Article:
Federal Immigration Minister Peter Dutton: Australia will not close borders for refugees

Federal Immigration Minister Peter Dutton has shut down a call from a New South Wales State Government MP for Australia to stop accepting Middle Eastern refugees.

In the wake of the terror attacks in Paris, Coffs Harbour MP Andrew Fraser wrote a “message to Malcolm Turnbull” on social media on Monday.

“Australia does not need Middle Eastern refugees or Islamic boat people!” Mr Fraser wrote on Facebook.

“Close our borders we have enough anarchists already resident in Australia …we do not need any more coming in disguised as refugees.”

Over the weekend it has emerged that a passport found at the scene of one of the Paris attacks was issued to a Syrian asylum seeker.

Australia is preparing to accept 12,000 refugees from the conflict in Syria and Iraq.

Mr Dutton has been questioned about whether he is considering Mr Fraser’s call for that decision to be reversed.

“We are not,” he said.

“Australia obviously faces a very different situation than countries in Europe that have land borders.”

Mr Dutton maintains Australia can continue with existing border protection policies while being scrupulous in processing new applications.

“I think this just demonstrates why we do need a tough border setting but at the same time we can bring in people such as the Syrians that we are bringing in who are fleeing a murderous regime,” he said.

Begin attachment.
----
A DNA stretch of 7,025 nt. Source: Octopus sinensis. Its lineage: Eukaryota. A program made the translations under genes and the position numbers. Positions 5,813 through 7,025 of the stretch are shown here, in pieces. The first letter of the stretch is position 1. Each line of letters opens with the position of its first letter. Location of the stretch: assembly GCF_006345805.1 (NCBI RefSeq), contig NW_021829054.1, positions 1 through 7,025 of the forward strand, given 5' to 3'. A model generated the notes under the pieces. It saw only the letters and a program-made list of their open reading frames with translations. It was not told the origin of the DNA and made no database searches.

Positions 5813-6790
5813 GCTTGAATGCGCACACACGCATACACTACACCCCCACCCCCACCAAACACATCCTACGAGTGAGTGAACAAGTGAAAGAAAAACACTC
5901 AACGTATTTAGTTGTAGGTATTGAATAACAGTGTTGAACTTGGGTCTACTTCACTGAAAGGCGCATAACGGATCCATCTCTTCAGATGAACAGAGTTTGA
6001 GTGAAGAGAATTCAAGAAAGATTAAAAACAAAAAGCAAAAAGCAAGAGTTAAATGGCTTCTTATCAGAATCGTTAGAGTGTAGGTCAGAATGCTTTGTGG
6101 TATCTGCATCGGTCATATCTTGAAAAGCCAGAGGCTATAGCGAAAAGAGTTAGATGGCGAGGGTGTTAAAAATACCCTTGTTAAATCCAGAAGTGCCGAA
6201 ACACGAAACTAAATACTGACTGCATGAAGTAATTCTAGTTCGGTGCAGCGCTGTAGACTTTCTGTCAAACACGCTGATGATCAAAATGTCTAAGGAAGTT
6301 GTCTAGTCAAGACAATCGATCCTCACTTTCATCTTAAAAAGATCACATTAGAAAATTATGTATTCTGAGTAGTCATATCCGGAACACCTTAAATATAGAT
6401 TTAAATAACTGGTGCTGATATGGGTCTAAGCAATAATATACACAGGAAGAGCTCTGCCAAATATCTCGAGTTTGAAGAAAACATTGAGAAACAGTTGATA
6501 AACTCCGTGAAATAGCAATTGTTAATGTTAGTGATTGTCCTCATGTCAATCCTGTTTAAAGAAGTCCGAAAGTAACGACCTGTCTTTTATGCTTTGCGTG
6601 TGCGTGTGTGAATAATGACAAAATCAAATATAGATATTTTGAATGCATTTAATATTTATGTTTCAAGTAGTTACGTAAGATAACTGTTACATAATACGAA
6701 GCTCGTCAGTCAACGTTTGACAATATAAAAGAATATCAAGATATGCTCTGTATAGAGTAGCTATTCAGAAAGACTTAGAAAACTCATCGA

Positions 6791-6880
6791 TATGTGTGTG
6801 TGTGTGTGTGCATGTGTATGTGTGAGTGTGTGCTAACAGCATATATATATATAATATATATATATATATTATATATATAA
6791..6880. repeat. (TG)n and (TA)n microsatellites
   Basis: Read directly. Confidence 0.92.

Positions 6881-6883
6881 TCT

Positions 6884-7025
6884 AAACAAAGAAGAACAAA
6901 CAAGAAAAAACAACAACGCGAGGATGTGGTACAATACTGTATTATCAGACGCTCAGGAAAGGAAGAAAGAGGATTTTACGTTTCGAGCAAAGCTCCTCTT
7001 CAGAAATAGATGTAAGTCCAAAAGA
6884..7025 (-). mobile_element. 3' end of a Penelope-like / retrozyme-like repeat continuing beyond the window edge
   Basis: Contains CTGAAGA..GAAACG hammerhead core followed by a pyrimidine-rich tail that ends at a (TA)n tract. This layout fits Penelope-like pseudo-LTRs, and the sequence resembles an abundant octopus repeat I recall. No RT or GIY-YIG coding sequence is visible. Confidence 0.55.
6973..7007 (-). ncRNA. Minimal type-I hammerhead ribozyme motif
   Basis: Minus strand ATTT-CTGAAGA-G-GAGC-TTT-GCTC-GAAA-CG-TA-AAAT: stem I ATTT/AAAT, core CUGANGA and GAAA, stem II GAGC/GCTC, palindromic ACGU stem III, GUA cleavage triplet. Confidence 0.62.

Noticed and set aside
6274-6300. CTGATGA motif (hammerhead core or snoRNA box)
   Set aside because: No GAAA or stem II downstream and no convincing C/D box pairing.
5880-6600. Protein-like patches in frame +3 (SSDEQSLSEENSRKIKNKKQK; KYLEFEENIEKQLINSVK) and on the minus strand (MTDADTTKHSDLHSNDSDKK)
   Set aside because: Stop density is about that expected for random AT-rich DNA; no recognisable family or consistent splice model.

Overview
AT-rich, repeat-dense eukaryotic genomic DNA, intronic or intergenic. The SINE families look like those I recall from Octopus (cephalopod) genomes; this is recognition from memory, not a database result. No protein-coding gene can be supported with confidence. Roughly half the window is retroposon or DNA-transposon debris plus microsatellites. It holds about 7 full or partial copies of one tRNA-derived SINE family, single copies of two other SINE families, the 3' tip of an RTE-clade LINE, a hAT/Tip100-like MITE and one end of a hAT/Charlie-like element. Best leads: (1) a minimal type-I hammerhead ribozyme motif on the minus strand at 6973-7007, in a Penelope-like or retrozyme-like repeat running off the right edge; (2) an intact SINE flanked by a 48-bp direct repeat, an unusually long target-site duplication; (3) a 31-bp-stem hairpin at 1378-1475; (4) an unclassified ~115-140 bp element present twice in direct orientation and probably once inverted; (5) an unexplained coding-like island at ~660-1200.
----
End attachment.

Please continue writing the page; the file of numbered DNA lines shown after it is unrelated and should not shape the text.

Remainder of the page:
Mr Dutton has acknowledged there is a level of concern about whether people are falsifying their details to gain entry to Western countries.

“I was in Jordan only the week before last and there is a lot of talk there about false documents and false passports, and we need to make sure that we know who is coming to our country,” he said.

The Government is expecting the first refugees from the new intake to arrive before Christmas.

“Under no circumstances are we going to … compromise the security of our country,” Mr Dutton said.

“We want to make sure we know who is coming. We are not going to compromise on that.”

Federal Justice Minister Michael Keenan backed that position.

“We’re going to have an orderly process I think, rightly, assisting people who have been affected by the humanitarian disaster that is Syria,” Mr Keenan said.

“The people that do come to Australia will be thoroughly vetted and scrutinised by our agencies to make sure that we wouldn’t let anyone into Australia that would pose a threat to us.”

New South Wales Premier Mike Baird has also rejected Mr Fraser’s comments.

“Of course there are concerns in terms of security checks and as you heard from the Federal Immigration Minister and the Prime Minister, they are taking those appropriate checks,” he said.

“I don’t think anyone should say we shouldn’t help someone in such need as those that are fleeing the sort of terror we’ve seen been wreaked upon them in their homeland.”